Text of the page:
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Sundance 2013: 'Dayani Cristal' explores border mystery

January 18, 2013|By John Horn
  • Immigrants prepare to cross the border into the United States in "Who is Dayani Cristal?"
Immigrants prepare to cross the border into the United States in "Who… (Sundance Film Festival )

Park City, Utah -- Marc Silver’s documentary “Who is Dayani Cristal?” opens with a dead body.

It is the decomposing remains of an illegal immigrant who failed in his attempt to cross the Arizona desert, and the only meaningful identification on his body is a tattoo across his chest reading, “Dayani” on one pectoral and “Cristal” on the other.

What follows is part forensic investigation and a kind of dramatic reenactment, in which actor Gael Garcia Bernal, who also produced the movie and shares a “film by” credit, follows in the doomed steps of the mysterious immigrant.

While pathologists in Arizona try to figure out who John Doe 10-1558 really is, Bernal travels to Honduras, where the mystery man’s travels apparently began.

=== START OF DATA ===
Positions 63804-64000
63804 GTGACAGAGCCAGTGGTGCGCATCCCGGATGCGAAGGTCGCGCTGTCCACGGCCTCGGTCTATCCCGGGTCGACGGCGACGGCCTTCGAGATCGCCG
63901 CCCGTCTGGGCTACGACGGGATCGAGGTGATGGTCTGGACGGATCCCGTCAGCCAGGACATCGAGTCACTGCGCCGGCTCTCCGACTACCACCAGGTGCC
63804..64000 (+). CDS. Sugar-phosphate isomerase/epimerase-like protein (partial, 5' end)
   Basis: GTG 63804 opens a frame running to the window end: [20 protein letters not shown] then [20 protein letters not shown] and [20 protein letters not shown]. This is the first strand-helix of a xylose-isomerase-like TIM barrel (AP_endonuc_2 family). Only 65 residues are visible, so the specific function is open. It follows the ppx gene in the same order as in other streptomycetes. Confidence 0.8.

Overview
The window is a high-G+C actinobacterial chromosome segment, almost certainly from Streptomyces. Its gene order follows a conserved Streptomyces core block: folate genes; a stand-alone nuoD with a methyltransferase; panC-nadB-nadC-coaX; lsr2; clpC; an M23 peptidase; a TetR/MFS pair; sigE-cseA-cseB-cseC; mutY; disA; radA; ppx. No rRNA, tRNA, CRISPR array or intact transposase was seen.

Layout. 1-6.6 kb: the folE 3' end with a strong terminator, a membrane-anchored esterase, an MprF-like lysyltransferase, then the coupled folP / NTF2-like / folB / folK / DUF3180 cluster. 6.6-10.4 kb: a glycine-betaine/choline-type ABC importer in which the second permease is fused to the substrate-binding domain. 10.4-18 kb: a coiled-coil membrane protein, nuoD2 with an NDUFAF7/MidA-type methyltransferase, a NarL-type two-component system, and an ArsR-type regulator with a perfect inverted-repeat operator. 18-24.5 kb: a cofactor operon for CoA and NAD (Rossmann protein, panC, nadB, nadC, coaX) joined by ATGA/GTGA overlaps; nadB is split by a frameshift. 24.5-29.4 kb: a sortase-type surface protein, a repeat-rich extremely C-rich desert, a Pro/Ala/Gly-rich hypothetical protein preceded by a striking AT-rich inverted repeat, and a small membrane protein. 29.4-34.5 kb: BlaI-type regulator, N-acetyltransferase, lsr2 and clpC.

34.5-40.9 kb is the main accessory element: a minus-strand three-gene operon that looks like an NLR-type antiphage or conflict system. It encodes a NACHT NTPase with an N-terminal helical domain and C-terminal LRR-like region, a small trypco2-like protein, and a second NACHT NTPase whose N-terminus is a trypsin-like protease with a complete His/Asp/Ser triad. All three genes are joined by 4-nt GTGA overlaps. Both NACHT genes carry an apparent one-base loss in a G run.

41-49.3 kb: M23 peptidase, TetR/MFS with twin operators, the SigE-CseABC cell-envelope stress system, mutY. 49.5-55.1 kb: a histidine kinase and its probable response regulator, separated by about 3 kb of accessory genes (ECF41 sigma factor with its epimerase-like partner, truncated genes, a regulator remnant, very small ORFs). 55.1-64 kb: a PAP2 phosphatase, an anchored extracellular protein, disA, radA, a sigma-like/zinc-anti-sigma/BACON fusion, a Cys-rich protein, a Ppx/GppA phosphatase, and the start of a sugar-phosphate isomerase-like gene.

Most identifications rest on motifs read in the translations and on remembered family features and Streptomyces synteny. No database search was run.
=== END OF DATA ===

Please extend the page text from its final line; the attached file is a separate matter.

Bernal spends much of the movie talking to fellow travelers headed north to enter the United States illegally.

The hybrid storytelling format dramatizes not only the surge in immigrant deaths—the pathologists are trying to identify about 700 corpses—but also the personal plight of those compelled to risk their lives in search of a better life.

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Bernal and Silver said after the film’s first screening Thursday night at the Sundance Film Festival that the film grew out of a series of short films, called “The Invisibles,” that can be seen on Youtube.

Silver said he was compelled to merge nonfiction and narrative filmmaking in large part because “our main character was not alive.” In order to help explain how the unidentified man came to his end, the director said, “was to act out the living part of the journey.”

Bernal, the Mexican-born star of “Y Tu Mamá También,” said that many of the people he met recognized him as an actor, “They let us live this with them. They wanted to show their journey as well,” he said, and also let their families know “that they are OK” and survived the trip.


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